This is what I have seen over the years: some addicts gets clean and lives a very rigid life – so rigid and fearful of making errors that the first chance they get to let their hair down, they get loaded. Then there’s the addict who continues acting out deviously in some areas all the while spewing wisdom of recovery louder than anyone else. I call this the “Spiritual giant who goes home and beats his wife and kicks the dog”-syndrome” (not gender-specific) who, without change, will also eventually gets loaded. And then there’s the middle ground – the category that most of us fall into – we hold onto old behaviors as long as they work for us before we become willing to change. And we only are motivated to change by pain.
I didn’t learn how to pay parking tickets until my car was towed, pay my phone bill on time until I got sick of losing money to reconnection fees. It’s true – there are a lot of people in the world who don’t go to the dentist until they are in excruciating pain but for addicts being in pain brings a cry for drugs. Non-addicts experience unmanageability the same as we do. The difference is that they will not respond to it by self-destructing.
It’s important to understand how the disease of addiction gains ground. It LOVES when we are angry with ourselves. No one can ever treat us as badly as we treat ourselves inside the privacy of our own mind. This is why we need the love and support of other recovering addicts. They remind us to give ourselves a break, teach us how to find working solutions to the problems of daily life, let us know that our fantastic idea on how to beat the system is insane, talk us out of that one last heist, help us recognize when the criteria for a boyfriend is different from the criteria for a sugar daddy. Recovery teaches us how to live without being motivated by the fear that if we let go of our old hustles and irresponsible behaviors, our need to get over on the system, that we won’t make it.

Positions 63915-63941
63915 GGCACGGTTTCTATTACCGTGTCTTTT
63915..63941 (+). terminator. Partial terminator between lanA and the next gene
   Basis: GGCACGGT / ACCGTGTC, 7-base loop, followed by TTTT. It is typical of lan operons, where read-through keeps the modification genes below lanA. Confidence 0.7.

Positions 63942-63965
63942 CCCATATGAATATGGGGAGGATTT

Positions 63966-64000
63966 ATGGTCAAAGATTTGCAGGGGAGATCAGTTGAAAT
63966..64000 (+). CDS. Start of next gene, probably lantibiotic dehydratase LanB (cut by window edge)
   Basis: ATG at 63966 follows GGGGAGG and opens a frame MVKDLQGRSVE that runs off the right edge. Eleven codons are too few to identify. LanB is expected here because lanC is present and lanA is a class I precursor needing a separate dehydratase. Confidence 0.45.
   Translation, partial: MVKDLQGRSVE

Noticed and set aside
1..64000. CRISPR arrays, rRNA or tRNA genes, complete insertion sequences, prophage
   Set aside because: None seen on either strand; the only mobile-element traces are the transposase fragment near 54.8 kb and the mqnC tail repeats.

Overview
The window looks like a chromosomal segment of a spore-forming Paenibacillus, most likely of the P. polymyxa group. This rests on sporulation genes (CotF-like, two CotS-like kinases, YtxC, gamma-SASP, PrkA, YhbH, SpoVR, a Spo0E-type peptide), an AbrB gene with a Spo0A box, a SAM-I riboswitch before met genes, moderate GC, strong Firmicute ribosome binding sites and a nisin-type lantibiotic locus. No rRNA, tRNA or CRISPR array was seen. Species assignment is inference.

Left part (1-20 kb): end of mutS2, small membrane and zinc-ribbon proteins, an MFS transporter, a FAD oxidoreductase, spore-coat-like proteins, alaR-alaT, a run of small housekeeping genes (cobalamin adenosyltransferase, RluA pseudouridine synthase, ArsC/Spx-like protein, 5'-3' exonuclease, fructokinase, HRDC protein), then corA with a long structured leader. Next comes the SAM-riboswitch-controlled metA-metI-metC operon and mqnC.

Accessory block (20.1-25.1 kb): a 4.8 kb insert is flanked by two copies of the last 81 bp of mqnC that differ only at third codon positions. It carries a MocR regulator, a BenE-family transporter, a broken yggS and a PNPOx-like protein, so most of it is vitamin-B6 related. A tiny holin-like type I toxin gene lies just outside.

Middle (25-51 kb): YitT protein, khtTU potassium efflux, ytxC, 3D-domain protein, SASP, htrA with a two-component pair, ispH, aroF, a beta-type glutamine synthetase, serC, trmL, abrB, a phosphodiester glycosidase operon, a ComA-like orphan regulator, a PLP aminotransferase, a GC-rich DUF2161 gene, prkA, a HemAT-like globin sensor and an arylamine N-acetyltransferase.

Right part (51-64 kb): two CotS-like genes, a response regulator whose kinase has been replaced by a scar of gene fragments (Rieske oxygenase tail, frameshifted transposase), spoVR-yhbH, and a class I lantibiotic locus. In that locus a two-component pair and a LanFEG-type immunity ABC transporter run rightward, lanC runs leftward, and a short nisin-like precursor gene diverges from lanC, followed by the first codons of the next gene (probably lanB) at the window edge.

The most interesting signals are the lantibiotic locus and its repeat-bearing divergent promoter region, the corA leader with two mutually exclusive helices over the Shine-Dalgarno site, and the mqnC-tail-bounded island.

It’s unrealistic to expect to come into recovery and immediately live a life 100% according to new recovery principles. We do our best. We grow in leaps and bounds in some areas and stay sick and stuck in others. The pain from unmanageability in the form of drama, chaos, and from the consequences of our actions is what teaches us who we really are –in our hearts not in our minds. We discover that don’t want to keep hurting ourselves by living this way and this gives us the strength and courage to change. This is a good thing. Because we don’t want to suffer, we learn how to do things differently.
In recovery we can be free. Not just free from the enslavement of addiction but free from senseless self-made suffering. The calm and inner peace we feel by living a life of less drama and unmanageability will eventually guide us in all our affairs. Nonetheless, shit does happen – economies crash, people die, lovers leave, personalities clash. Sometimes we may have a long string of bad luck and feel like life is not fair. We cry, “Why me?” and an old voice will whisper back, “Fuck this shit. You didn’t feel this bad when you were using. Fuck this recovery bullshit.” Yep – the disease never gives up, always waiting for a moment of weakness, always quick to point out the hopelessness of it all. During these times lean into recovering friends for support, love and guidance. When times get dark hang on because this too shall pass. It will and it does.
Recovery is harm reduction for day to day living.